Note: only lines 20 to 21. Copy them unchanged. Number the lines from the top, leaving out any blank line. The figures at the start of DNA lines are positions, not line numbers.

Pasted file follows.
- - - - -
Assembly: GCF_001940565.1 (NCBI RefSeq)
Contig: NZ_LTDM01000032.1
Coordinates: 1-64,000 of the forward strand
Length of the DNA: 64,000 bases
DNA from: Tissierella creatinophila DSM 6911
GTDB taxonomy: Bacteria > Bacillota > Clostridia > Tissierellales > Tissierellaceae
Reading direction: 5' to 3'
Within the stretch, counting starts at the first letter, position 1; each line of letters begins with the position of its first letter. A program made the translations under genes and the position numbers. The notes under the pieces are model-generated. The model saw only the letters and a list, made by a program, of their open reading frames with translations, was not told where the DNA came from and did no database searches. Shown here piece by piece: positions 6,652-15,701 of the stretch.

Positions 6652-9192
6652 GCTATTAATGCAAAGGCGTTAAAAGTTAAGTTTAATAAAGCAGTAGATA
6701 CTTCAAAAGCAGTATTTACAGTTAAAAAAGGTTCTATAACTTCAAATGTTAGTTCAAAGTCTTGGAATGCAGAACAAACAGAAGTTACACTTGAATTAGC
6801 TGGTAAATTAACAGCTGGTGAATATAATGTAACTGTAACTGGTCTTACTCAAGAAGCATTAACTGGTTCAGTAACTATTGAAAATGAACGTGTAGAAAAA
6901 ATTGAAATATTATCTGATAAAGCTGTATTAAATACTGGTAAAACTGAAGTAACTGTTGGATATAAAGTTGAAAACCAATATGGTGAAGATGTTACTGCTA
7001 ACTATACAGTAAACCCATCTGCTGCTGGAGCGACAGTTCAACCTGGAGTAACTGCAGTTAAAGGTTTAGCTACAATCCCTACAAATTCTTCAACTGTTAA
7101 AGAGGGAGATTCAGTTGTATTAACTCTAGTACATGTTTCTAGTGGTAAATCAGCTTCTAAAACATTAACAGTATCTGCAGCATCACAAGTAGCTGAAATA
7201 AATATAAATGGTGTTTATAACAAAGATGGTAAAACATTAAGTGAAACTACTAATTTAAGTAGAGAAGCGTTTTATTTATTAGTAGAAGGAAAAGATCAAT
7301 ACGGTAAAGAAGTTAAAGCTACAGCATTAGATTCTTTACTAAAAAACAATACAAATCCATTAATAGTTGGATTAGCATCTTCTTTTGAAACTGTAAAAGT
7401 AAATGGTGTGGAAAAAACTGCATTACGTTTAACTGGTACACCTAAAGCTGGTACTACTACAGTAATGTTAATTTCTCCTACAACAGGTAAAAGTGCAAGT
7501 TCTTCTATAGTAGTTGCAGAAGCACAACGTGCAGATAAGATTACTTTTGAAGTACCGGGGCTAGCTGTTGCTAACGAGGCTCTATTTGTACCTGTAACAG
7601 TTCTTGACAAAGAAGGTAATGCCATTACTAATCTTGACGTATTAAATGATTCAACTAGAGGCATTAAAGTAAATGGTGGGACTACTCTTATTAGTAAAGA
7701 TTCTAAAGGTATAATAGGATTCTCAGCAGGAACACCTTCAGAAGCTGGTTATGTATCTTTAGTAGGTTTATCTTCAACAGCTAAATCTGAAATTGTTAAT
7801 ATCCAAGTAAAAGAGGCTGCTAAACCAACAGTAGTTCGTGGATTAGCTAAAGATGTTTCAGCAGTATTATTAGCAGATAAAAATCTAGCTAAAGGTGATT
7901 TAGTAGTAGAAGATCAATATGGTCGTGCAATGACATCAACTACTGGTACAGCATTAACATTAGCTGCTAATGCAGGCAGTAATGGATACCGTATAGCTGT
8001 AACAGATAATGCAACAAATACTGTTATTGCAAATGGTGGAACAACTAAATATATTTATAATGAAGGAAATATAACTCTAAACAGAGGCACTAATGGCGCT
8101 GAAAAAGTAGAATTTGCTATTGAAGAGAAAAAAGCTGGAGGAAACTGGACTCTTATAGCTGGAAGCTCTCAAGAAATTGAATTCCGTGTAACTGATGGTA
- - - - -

7601 TTCTTGACAAAGAAGGTAATGCCATTACTAATCTTGACGTATTAAATGATTCAACTAGAGGCATTAAAGTAAATGGTGGGACTACTCTTATTAGTAAAGA
7701 TTCTAAAGGTATAATAGGATTCTCAGCAGGAACACCTTCAGAAGCTGGTTATGTATCTTTAGTAGGTTTATCTTCAACAGCTAAATCTGAAATTGTTAAT